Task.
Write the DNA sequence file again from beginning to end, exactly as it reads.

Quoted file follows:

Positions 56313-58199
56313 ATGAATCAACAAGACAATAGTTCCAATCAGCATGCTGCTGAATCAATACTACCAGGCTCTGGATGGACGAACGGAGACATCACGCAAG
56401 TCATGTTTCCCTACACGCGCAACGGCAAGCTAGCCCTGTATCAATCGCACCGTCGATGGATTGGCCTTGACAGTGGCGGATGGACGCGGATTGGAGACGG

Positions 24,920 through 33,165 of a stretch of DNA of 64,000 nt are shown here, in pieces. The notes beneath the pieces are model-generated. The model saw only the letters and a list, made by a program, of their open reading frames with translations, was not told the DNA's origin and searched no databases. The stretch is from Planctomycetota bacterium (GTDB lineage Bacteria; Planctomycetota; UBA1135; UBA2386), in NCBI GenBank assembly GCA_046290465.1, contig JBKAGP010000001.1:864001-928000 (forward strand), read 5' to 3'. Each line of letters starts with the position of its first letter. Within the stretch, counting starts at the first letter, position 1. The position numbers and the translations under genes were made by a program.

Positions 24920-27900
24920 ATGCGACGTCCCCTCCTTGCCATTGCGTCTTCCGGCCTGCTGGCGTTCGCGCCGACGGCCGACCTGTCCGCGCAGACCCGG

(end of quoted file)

Positions 56313-58199
56313 ATGAATCAACAAGACAATAGTTCCAATCAGCATGCTGCTGAATCAATACTACCAGGCTCTGGATGGACGAACGGAGACATCACGCAAG
56401 TCATGTTTCCCTACACGCGCAACGGCAAGCTAGCCCTGTATCAATCGCACCGTCGATGGATTGGCCTTGACAGTGGCGGATGGACGCGGATTGGAGACGG

Positions 24,920 through 33,165 of a stretch of DNA of 64,000 nt are shown here, in pieces. The notes beneath the pieces are model-generated. The model saw only the letters and a list, made by a program, of their open reading frames with translations, was not told the DNA's origin and searched no databases. The stretch is from Planctomycetota bacterium (GTDB lineage Bacteria; Planctomycetota; UBA1135; UBA2386), in NCBI GenBank assembly GCA_046290465.1, contig JBKAGP010000001.1:864001-928000 (forward strand), read 5' to 3'. Each line of letters starts with the position of its first letter. Within the stretch, counting starts at the first letter, position 1. The position numbers and the translations under genes were made by a program.

Positions 24920-27900
24920 ATGCGACGTCCCCTCCTTGCCATTGCGTCTTCCGGCCTGCTGGCGTTCGCGCCGACGGCCGACCTGTCCGCGCAGACCCGG